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Developing Good Habits


CREATE GOOD HABITS; Change small things! Simply stated, create good habits by making simple changes in your life. Pinpoint ideas you “will” implement. Subsequently, increase the gramarye of changing old habits to launch a new and healthier behavior, which becomes an essential, but normal function of everyday life. Successful change translates into repeated action regularly that requires no continual deep concentration. At this apex operating level, human behavior has become routine. As a result, evolution is complete! The process entails getting rid of unwanted desires by keeping at bay temptations—intentionally to permit permanent replacement and receive stimulation from new rituals.

The truth is “change” is not easy! Creating new good habits and breaking old bad habits requires an action plan—whether fine tuning or transformational. The former considers re-examining prior self-challenges to help become more mindful of strength gains in prominent areas—self-concept and self-esteem. This reflection means tweaking behaviors, which solidifies you are on the right path. The latter involves fundamental, large-scale change that yields new channels of perceiving, thinking, relating and behaving—Personally, Professionally, as well as Academically.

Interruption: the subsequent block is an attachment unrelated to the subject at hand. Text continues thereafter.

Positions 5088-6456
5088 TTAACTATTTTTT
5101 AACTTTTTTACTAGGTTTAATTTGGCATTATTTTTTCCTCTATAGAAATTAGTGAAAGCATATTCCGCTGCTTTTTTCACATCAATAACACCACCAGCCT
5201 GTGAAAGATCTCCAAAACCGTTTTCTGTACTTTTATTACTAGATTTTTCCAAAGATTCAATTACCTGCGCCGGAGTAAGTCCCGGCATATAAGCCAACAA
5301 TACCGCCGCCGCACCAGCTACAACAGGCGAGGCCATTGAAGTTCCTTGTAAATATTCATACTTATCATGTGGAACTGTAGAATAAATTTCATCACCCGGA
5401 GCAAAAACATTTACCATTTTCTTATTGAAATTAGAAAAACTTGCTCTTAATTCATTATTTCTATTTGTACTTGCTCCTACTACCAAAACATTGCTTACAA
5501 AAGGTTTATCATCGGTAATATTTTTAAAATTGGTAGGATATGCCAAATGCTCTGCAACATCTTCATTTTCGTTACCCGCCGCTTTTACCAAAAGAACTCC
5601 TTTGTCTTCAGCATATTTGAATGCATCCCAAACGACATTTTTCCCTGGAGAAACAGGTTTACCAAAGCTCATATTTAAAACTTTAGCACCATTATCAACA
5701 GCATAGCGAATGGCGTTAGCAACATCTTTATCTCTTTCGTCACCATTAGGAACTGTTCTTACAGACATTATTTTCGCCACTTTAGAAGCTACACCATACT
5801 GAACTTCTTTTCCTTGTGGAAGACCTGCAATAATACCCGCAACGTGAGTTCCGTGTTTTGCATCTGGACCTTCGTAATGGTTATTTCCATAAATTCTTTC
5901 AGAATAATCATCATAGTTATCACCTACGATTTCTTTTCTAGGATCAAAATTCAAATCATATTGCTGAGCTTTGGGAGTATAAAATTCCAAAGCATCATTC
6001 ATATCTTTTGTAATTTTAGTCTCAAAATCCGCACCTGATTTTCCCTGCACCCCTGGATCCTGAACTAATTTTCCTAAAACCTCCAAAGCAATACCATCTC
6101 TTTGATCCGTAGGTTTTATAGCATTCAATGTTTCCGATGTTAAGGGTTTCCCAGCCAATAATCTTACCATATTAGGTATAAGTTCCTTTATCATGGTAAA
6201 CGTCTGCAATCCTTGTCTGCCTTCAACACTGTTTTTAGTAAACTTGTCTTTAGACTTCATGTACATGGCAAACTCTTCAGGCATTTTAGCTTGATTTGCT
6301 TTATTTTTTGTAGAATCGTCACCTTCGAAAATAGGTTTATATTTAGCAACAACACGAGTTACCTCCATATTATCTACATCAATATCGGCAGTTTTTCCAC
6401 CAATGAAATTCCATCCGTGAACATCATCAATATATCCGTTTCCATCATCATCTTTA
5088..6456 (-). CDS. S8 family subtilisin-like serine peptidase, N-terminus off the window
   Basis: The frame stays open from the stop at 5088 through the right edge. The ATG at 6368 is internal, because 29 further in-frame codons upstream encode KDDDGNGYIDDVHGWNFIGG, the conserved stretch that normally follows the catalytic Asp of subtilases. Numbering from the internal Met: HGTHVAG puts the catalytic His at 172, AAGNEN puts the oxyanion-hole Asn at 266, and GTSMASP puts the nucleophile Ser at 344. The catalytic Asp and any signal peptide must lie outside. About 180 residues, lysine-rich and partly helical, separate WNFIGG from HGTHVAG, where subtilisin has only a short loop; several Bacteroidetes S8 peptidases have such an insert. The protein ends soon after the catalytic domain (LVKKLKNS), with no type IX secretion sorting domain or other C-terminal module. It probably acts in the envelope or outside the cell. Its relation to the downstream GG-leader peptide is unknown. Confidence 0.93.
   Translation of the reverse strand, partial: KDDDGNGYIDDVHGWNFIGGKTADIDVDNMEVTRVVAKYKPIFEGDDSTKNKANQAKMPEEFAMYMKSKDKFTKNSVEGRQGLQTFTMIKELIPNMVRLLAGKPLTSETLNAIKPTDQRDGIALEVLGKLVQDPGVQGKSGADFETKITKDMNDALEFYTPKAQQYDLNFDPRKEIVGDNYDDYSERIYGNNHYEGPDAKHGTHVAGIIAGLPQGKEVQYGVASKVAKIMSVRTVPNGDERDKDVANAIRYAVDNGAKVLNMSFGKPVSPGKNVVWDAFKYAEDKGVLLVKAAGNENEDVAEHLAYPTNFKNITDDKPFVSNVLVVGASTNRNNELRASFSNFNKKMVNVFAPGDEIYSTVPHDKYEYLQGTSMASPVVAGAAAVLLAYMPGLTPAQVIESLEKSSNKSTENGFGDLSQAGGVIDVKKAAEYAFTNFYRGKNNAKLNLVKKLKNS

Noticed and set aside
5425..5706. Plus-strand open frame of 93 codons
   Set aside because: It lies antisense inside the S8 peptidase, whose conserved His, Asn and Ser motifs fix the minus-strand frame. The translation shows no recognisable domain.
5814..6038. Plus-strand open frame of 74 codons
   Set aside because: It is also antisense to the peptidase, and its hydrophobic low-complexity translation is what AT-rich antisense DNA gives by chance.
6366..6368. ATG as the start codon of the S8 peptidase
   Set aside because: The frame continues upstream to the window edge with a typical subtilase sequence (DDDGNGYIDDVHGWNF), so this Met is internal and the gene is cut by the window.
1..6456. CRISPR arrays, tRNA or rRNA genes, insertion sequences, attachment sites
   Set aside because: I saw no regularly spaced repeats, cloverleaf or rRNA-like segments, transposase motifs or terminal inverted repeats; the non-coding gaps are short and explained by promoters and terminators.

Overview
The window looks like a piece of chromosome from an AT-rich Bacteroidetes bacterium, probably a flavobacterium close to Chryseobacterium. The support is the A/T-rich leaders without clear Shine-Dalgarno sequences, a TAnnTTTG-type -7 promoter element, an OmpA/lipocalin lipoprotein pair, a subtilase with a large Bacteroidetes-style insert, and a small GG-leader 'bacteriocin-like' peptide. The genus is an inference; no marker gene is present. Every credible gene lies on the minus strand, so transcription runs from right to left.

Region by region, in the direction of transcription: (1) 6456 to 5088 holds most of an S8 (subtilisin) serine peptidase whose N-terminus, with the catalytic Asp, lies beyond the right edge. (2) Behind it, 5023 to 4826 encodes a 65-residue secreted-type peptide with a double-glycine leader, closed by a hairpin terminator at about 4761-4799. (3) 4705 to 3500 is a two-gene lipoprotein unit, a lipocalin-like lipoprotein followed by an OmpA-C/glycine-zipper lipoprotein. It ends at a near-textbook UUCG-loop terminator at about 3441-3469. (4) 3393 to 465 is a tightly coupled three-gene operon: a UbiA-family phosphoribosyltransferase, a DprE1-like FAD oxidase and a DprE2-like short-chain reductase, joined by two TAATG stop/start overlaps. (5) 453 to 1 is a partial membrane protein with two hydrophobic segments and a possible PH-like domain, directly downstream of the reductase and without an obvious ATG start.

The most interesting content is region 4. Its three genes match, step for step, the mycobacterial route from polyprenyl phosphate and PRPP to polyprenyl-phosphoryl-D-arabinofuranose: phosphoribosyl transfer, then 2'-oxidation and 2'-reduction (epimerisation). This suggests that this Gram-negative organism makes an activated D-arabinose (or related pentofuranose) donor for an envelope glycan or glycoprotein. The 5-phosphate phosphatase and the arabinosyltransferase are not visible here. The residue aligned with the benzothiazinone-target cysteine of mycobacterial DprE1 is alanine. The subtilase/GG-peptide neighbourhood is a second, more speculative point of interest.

In a practical sense, incremental steps allows for better digestion to experience maintaining degrees of change. Nevertheless, adjustments have to take place (internally mentally/externally physical action) that will inevitably affect prevailing structures and systems. Consequently, it is urgent to identify beneficial applications before adherence develops and change last. Raising attention, says, to self and others, “I- we must do something” about an issue to ultimately combat complacency, fear, and anger that prevent change from starting (Kotter & Cohen, 2002).

The Science of How to Form Habits (BJ Fogg, 2014):


a. Simplicity Matters More Than Motivation

b. Emotions Create Habits

c. Change Behavior Without Relying on Willpower

d. Pick New Behaviors; “want” to enact –vs– things “should” do

e. Success Makes Tiny Habits Grow Into Bigger Habits - Other Areas of Change

f. Share ‘Tiny Habits Method’ With Others


1) Make New Behavior You Want Really ‘small’ = “tiny

2) Determine Where New “tiny” Behavior Fits Into Your Life

3) Put New Behavior “AFTER” An Existing Routine

4) Celebrate Performing ‘New Behavior’ Immediately

EXAMPLE: Goal = Exercise Regularly

After I eat dinner (prompt), I will set out my gym clothes (easy new behavior). The anchor moment immediately triggers you to do the new Tiny Behavior –followed by instant (way to feel good) celebratory statement, I Got This!


William of Occam: Look at the simplest explanation before analyzing the complex

Structural Model: If it fails, it was non-rational

“Butterfly Effect”: Changes on a small scale can influence things on a larger scale

Change: Conflict, Winners/Losers & more Psychological than Logical